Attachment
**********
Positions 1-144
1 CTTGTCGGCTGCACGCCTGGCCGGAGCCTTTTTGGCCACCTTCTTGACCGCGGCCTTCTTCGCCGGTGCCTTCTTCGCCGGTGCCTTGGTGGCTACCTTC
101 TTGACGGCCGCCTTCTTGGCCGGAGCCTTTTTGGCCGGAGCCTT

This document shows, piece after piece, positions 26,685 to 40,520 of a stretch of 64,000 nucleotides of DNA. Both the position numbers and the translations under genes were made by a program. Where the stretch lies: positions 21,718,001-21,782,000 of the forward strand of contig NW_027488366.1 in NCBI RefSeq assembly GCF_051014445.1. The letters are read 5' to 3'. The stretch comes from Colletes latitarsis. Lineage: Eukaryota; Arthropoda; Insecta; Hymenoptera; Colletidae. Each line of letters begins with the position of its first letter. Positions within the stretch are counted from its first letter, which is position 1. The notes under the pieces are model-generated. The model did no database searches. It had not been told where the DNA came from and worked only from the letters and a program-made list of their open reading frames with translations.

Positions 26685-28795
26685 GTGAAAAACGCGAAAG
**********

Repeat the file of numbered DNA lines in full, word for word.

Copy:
Positions 1-144
1 CTTGTCGGCTGCACGCCTGGCCGGAGCCTTTTTGGCCACCTTCTTGACCGCGGCCTTCTTCGCCGGTGCCTTCTTCGCCGGTGCCTTGGTGGCTACCTTC
101 TTGACGGCCGCCTTCTTGGCCGGAGCCTTTTTGGCCGGAGCCTT

This document shows, piece after piece, positions 26,685 to 40,520 of a stretch of 64,000 nucleotides of DNA. Both the position numbers and the translations under genes were made by a program. Where the stretch lies: positions 21,718,001-21,782,000 of the forward strand of contig NW_027488366.1 in NCBI RefSeq assembly GCF_051014445.1. The letters are read 5' to 3'. The stretch comes from Colletes latitarsis. Lineage: Eukaryota; Arthropoda; Insecta; Hymenoptera; Colletidae. Each line of letters begins with the position of its first letter. Positions within the stretch are counted from its first letter, which is position 1. The notes under the pieces are model-generated. The model did no database searches. It had not been told where the DNA came from and worked only from the letters and a program-made list of their open reading frames with translations.

Positions 26685-28795
26685 GTGAAAAACGCGAAAG